Harlan did own some land and a rundown house. I barely remember Harlan coming to Roxana. Once in a while he would come by Grandma’s. For some reason he was scary looking to me as a child.

Grandma had several other brothers, including Sherman Hollins who had a daughter that lived real close to Grandma in Caudilltown. Grandma didn’t have very much association with the family as she preferred privacy.

Oh my goodness, a realization just hit me smack in the face, where I get my weird ways. I knew where I got the guts and determination as it is instilled from both grandmothers.

Last week the mountains lost a legend, Lee Sexton. My sympathy goes out to all Lee Sexton’s family and friends, especially Jack Adams, as Lee was a Grandpa to Jack as well as teaching him to play the banjo.

I had heard of Lee Sexton for several years, then I had the pleasure to meet Lee at the Appalachian Festival in Cincinnati, Ohio.

We really had a good, long conversation as Lee told me about the passing of his son. When I finally reunited with my cousin Beverly Adams when Jack was about 10 years old, of course I became acquainted with Lee and Opel.

If you didn’t know Lee Sexton’s history, you would never know he was famous as he was always down to earth.

In my personal life I let years slip away, lost touch with someone, decided to try to find out something about her, well I waited a year to late as she passed away exactly a year ago. Please tell that family member or friend how much you love them, give them a hug regardless of this coronavirus. It’s too late to cry after they are gone.

My family and I don’t live very far apart and I don’t see them often. You better believe I am not going to wait a year. If I had to put a plastic garbage bag , mask and gloves I am going to hug my grandchildren.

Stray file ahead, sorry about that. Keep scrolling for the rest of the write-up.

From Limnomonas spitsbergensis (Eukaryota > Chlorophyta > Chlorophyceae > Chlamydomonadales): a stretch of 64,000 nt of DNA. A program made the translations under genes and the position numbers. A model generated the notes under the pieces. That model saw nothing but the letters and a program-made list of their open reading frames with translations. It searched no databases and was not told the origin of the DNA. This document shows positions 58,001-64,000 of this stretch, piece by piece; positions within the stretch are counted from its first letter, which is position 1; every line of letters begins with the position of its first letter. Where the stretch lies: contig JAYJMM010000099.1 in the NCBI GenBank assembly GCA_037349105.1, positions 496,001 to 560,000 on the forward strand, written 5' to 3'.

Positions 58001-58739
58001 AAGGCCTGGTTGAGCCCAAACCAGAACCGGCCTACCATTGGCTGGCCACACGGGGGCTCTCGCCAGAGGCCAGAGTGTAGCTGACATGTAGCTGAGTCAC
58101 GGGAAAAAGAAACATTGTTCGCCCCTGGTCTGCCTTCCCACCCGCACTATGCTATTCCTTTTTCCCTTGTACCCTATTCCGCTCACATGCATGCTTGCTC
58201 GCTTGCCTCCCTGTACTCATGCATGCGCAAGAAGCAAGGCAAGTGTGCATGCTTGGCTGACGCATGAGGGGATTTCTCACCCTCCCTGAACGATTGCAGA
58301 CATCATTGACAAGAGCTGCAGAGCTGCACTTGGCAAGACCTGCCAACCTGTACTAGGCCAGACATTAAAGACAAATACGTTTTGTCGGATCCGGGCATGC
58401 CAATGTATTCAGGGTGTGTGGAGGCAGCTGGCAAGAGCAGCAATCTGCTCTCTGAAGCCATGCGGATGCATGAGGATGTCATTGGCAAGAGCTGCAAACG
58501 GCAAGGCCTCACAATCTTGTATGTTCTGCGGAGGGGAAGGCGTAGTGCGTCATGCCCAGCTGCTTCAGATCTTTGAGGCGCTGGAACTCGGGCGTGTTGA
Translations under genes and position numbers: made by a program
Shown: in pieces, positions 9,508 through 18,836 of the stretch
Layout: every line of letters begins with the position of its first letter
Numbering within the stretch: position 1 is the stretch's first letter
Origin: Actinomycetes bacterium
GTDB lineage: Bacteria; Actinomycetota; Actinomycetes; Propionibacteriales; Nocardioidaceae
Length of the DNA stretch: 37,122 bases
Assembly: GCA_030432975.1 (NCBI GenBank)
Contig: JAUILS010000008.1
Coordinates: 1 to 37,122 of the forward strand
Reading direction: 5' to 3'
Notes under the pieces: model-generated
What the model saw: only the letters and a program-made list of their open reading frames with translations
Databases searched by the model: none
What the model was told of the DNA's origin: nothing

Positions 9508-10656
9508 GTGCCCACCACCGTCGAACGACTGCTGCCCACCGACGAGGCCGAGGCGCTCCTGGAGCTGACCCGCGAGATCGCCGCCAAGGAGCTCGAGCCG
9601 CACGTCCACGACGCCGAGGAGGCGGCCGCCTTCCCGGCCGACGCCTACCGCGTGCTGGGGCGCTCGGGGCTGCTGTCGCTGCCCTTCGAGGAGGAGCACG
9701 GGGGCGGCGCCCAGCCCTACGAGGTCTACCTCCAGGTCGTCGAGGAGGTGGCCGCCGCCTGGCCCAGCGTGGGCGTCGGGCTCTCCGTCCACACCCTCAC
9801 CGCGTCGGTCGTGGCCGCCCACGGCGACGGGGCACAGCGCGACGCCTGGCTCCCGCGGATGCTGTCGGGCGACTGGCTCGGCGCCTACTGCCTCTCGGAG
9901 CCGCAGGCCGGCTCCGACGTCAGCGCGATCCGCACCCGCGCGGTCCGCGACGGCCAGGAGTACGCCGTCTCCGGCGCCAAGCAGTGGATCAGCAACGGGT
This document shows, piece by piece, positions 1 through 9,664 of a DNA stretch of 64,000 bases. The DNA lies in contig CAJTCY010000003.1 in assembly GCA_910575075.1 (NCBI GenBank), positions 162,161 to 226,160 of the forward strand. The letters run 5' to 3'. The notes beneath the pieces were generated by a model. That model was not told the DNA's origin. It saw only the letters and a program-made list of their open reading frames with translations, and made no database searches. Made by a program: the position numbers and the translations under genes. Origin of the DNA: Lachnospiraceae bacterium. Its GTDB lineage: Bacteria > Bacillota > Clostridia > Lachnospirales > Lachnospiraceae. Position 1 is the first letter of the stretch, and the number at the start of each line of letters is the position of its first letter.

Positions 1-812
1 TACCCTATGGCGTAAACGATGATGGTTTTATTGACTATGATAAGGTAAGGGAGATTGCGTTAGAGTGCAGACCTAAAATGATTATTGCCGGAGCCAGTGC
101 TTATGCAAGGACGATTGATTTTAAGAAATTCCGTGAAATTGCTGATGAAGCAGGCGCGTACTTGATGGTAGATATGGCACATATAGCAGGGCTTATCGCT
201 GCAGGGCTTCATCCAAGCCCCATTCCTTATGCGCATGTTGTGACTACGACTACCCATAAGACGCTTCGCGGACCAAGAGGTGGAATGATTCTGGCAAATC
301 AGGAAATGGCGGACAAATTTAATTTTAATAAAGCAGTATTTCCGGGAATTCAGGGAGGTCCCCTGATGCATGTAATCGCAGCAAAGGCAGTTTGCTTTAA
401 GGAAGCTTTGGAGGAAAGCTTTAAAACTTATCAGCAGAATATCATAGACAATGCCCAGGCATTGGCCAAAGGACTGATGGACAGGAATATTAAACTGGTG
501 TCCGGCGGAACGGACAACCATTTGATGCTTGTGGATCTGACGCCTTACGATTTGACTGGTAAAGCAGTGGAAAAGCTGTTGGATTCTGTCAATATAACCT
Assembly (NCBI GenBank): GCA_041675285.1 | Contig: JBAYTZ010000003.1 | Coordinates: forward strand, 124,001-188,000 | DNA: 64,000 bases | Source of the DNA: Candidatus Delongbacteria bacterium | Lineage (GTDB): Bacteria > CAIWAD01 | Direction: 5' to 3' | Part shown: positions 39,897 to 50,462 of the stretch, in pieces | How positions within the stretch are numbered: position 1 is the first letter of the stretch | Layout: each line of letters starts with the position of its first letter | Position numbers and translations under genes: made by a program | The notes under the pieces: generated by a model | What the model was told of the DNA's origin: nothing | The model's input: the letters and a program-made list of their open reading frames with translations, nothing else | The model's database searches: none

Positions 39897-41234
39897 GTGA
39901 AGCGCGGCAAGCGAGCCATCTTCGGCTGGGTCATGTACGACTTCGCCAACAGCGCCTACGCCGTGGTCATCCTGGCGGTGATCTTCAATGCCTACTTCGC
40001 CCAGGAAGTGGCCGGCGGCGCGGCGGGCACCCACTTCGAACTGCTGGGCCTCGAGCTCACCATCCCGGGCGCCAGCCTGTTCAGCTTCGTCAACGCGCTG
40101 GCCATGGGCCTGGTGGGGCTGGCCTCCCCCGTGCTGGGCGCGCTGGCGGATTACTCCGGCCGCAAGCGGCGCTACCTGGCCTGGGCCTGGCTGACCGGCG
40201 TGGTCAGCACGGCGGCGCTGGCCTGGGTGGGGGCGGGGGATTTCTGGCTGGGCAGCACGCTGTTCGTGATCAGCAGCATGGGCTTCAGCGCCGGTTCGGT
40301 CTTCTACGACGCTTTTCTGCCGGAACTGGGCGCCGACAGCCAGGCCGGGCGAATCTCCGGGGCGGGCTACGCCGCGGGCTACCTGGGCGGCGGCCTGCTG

Too bad we can’t square dance dressed like that. Oops, I can’t square dance anyway.

Mike and Marcia Caudill have been very busy, as Mike’s mother had a bad fall, breaking her leg or ankle. This woman is a tough cookie and is staying in a good frame of mind.

Now Marcia may decide to take up sled riding, so Mike better keep his eyes on her.

Their son Matthew Caudill is a Ft. Mitchell policeman. Matt and friends took their children sled riding. At least some parents spend time with their kids enjoying doing things as I am sure Matt did his share of playing in the snow when he as young.

I can’t sleep so I am awake all hours of the night. One morning as I was about to turn the TV set off, all at once something caught my attention about Letcher County. You never know who or what you will see on television.

My daughter Kay and her husband Clarence Gray have spent the last three weeks at their home in Destin, Fla. The temperature dropped to 30 degrees in Destin, and Clarence and Kay decided to take a road trip to warmer parts of Florida for a few days. They were going to Key West, but that plan got averted.

I wonder if you can put a 57-year-old daughter up for adoption.

Belated happy birthday to my oldest granddaughter, Jennifer Lynn Gray, Feb. 22.

Hello Buddy and Bernice Grubb and Mike Grubb. Please be careful when you are out and about.

Price Pogan, formerly of the Woodrock area of Blackey, calls Illinois home. She said she has 20 foot snow piles in her yard. I think it must be like around here. Keith has shoveled snow piles in certain places and they will probably be there until July. Actually Keith loaded a pickup bed full of snow and took it to empty it.

With all the snow, death and destruction through Texas and other places, I am not going to complain about what little snow we have here in Ohio, as we did get some deep snow. Please keep Texas in your prayers.

Johnny and Ann Calihan are still doing as well as can be expected. Johnny is able to watch the late news at 11 o’clock, then he is ready to go to bed.

I stopped out for a few minutes. It was wonderful to see Johnny and Ann sitting together after all they’ve been through.

Please keep Ann’s brother Hubert in your prayers.

Congratulations to Sue Wagner. A year has passed since Sue received a liver transplant. It was a happy event for Sue, mixed with sadness. Thank God for His blessings.

Les and Pat Wagner, let me know what is going on your way.

It is time to give my fingers a rest, and my ankle.

Until next time, Rose Ballard.